From Hindi बच्चा (bachcha)
meaning "child", a word of Persian origin. This surname was adopted by the Indian poet Harivansh Rai Srivastava (1907-2003).
From the name of the village of Bandoghat
combined with upadhaya
From a Bengali title composed of the Sanskrit words भट्ट (bhatta)
"scholar, lord" and आचार्य (acharya)
GUPTAगुप्त, গুপ্তা, ગુપ્તા, ਗੁਪਤਾ, గుప్తాIndian, Hindi, Marathi, Bengali, Gujarati, Punjabi, Telugu
Means "protected" in Sanskrit.
Referred to a person belonging to the Iyer subcaste of the larger Brahmin caste. The Iyer subcaste is traditionally devoted to the God Vishnu.
JAINजैन, જૈનIndian, Hindi, Marathi, Gujarati
Referred to a person who followed the principles of Jainism, a religion practiced in India. Jains are the followers of Lord Mahavira (599-527 BC).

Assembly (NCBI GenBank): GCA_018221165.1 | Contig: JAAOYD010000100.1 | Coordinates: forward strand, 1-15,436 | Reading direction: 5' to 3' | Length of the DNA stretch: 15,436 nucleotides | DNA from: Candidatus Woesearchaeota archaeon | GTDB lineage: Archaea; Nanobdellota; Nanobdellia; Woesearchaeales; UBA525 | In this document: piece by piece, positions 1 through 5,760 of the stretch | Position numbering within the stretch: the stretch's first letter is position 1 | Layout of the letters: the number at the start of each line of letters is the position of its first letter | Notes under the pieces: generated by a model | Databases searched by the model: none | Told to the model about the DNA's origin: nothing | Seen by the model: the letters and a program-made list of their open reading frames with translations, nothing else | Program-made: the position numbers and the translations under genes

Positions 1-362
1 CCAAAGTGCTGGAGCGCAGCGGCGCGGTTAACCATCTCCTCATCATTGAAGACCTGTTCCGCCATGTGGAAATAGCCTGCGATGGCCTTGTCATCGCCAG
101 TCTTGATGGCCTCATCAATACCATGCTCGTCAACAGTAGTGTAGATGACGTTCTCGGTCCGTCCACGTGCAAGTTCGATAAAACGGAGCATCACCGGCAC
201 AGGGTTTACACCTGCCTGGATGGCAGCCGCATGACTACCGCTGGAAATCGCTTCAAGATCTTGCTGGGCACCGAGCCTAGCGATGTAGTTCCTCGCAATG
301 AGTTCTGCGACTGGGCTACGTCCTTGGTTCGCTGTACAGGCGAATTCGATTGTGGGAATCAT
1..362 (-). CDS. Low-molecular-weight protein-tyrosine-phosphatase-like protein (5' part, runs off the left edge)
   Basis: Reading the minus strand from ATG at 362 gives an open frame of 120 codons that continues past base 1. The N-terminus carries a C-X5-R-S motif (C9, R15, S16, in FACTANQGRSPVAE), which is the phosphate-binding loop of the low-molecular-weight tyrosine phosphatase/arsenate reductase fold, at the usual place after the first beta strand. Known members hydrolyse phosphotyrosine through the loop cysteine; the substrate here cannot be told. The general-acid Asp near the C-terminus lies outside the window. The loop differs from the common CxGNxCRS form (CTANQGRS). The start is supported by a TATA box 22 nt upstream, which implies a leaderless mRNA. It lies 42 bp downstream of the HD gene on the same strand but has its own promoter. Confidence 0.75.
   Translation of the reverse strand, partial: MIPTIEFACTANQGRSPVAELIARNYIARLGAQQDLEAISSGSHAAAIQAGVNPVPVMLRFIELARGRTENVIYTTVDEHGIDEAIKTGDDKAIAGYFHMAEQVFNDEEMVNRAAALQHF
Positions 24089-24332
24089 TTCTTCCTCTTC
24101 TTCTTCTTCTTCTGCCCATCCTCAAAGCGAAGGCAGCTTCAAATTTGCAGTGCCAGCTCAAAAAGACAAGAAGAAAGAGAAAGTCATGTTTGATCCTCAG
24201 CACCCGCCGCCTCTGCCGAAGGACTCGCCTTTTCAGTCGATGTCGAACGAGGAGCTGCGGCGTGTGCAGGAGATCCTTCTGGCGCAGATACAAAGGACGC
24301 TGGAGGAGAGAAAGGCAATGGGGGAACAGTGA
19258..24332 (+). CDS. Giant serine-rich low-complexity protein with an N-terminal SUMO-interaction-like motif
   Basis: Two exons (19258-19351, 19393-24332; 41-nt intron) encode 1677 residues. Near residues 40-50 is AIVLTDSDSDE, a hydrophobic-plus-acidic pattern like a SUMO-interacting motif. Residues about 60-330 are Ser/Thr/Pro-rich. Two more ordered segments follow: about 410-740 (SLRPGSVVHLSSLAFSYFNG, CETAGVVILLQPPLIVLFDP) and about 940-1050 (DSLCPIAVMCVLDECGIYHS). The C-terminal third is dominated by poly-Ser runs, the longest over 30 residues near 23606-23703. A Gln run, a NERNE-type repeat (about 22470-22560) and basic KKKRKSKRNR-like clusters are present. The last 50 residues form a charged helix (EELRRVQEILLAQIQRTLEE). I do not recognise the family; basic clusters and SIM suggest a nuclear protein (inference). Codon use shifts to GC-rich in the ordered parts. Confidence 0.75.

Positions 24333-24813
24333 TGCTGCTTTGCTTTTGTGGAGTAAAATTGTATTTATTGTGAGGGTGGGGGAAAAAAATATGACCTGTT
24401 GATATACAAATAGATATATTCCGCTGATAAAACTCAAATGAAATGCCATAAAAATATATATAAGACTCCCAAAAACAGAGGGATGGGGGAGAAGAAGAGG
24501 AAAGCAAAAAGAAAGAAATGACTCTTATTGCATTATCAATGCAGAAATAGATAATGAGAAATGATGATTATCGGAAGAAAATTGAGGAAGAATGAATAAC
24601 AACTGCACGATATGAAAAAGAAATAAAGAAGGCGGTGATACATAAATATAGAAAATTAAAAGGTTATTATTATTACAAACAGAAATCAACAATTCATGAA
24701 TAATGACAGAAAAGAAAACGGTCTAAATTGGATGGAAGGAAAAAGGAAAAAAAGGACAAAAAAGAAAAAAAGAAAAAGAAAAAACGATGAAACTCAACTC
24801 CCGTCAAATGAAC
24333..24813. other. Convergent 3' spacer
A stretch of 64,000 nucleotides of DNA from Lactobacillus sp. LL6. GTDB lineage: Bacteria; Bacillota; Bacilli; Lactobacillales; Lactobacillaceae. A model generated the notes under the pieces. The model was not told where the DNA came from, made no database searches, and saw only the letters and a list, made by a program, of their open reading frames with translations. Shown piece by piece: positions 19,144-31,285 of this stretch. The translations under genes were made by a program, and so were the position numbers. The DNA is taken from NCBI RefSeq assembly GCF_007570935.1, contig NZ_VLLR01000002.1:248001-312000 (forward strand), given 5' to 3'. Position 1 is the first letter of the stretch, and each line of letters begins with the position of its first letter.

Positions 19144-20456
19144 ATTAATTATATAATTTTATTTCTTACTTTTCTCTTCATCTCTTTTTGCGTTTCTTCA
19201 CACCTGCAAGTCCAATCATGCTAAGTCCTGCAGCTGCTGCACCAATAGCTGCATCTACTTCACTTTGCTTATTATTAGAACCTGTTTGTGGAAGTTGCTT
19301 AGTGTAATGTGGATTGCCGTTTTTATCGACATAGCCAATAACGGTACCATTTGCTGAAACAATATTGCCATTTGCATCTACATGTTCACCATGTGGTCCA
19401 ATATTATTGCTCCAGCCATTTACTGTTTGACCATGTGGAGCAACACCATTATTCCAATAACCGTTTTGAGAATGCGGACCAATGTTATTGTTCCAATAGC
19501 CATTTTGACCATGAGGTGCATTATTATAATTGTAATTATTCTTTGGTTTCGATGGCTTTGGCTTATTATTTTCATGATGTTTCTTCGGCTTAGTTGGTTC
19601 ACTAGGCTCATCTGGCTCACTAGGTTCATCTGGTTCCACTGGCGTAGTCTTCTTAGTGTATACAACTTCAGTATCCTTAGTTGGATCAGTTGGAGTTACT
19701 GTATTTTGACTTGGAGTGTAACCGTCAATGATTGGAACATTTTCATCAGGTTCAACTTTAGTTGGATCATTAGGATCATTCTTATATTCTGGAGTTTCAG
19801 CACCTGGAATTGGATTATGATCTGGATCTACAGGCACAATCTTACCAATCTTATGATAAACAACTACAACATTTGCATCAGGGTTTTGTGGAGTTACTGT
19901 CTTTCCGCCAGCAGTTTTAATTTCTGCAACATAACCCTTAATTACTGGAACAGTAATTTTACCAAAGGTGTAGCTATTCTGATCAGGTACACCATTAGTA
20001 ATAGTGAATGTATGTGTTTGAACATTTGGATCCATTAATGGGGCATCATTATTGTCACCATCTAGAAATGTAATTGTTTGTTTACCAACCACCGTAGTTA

Means "princess", ultimately from Sanskrit कुमारी (kumari)
meaning "girl". In 1699 Guru Gobind Singh gave all his Sikh female followers the surname Kaur
and all males Singh
. In many instances, it is also used as a middle name with the family name serving as the surname.
Locational surname, from an area called Korra
. In Telugu the word pati
means "belongs to".
KUMARकुमार, কুমার, কুমাৰ, કુમાર, କୁମାର, ਕੁਮਾਰ, குமார், కుమార్, കുമാർ, ಕುಮಾರ್Indian, Hindi, Marathi, Telugu, Kannada, Punjabi, Bengali, Assamese, Gujarati, Odia, Malayalam, Tamil
Means "boy, prince" in Sanskrit.
From the name of a town in Pakistan which was in undivided India.
SHARMAशर्मा, শর্মা, শৰ্মা, શર્મા, ਸ਼ਰਮਾ, சர்மா, శర్మ, ശർമ്മ, ಶರ್ಮಾIndian, Hindi, Marathi, Bengali, Assamese, Gujarati, Telugu, Kannada, Malayalam, Tamil, Nepali
Means "joy, shelter, comfort" in Sanskrit.
From the Sanskrit word ताम्बूल (tambula)
meaning "betel leaves". These leaves are used in rituals and worship, and the name was originally given to a person who grew or sold them.
Indicated a person from the city of Vemula in the state of Andhra Pradesh, India.